Women with rheumatoid arthritis (RA) have an increased risk of developing cervical dysplasia compared with women without RA and have a higher risk of developing invasive cervical cancer if they are taking tumor necrosis factor (TNF) inhibitors to treat their RA, according to a nationwide register-based cohort study from Sweden.1

Previous studies assessing the risk of cervical dysplasia and neoplasia in women with RA have shown mixed results, but unlike these earlier studies, the Swedish study considered TNF inhibitors while also accounting for cervical screening patterns and other risk factors, including age, comorbidities, education level, marital status, and prior hospitalizations.

“Because TNF inhibitors cause immunosuppression and are thought to decrease the body’s ability to fight pathogens, including viral infections, we wanted to see what impact these treatments might have on patients’ risk of developing a virus-associated cancer like cervical cancer,” said Hjalmar Wadström, MD, Clinical Epidemiology Unit, Department of Medicine Solna, Karolinska Institutet, Stockholm, Sweden, in an e-mail interview with Rheumatology Advisor.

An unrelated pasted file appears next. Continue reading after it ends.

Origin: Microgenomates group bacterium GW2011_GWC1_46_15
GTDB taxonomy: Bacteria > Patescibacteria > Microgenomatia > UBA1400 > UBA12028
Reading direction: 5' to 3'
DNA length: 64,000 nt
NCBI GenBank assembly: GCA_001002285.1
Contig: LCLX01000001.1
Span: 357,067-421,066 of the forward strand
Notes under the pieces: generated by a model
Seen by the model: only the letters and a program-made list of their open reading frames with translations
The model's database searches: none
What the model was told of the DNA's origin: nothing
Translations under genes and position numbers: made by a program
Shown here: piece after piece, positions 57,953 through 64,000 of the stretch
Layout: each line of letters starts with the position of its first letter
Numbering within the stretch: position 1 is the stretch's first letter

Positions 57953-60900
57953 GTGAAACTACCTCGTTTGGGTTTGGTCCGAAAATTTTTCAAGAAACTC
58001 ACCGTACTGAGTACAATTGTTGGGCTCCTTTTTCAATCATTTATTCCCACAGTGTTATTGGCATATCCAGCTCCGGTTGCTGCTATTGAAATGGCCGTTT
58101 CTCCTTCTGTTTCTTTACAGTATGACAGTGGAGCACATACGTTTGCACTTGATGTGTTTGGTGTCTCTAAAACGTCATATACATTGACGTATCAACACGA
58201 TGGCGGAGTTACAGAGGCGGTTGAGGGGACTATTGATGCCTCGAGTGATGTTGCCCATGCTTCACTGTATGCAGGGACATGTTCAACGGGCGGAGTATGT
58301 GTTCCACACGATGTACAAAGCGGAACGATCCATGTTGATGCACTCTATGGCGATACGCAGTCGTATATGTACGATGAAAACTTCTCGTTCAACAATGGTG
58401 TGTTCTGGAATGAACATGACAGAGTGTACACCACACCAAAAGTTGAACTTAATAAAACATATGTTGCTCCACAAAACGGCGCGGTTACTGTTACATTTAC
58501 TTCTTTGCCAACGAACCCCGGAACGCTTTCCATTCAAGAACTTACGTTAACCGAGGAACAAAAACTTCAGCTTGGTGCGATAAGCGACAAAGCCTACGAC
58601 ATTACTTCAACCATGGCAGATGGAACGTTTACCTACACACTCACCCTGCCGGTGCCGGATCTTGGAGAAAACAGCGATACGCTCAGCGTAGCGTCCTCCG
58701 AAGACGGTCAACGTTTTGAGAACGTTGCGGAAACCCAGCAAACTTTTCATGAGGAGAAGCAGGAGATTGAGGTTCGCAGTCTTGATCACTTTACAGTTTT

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“Although our study is not the first to consider TNF inhibitor use, previous studies only included women with a history of cervical neoplasia or did not account for cervical cancer screenings. We felt it was important to take cervical screening patterns into account because studies have shown a several-fold higher risk of cervical cancer in women who do not receive regular screenings,” he reported.

Dr Wadström and colleagues’ study included 34 984 biologic-naive women with RA, 9629 women who started a TNF inhibitor as their first biologic, and 300 331 comparators from the general population (matched 1:10). Compared with the biologic-naive and general population cohorts, the TNF inhibitor cohort was slightly younger (56 years vs 62 and 61 years, respectively), had higher education levels, and had more comorbidities; however, the cohorts were well matched overall. All patients were treated through Sweden’s publically funded healthcare system and followed up from 1999 to 2012. The investigators noted that TNF inhibitors were introduced in Sweden during the study period and that their use gradually increased to include one-third of all patients.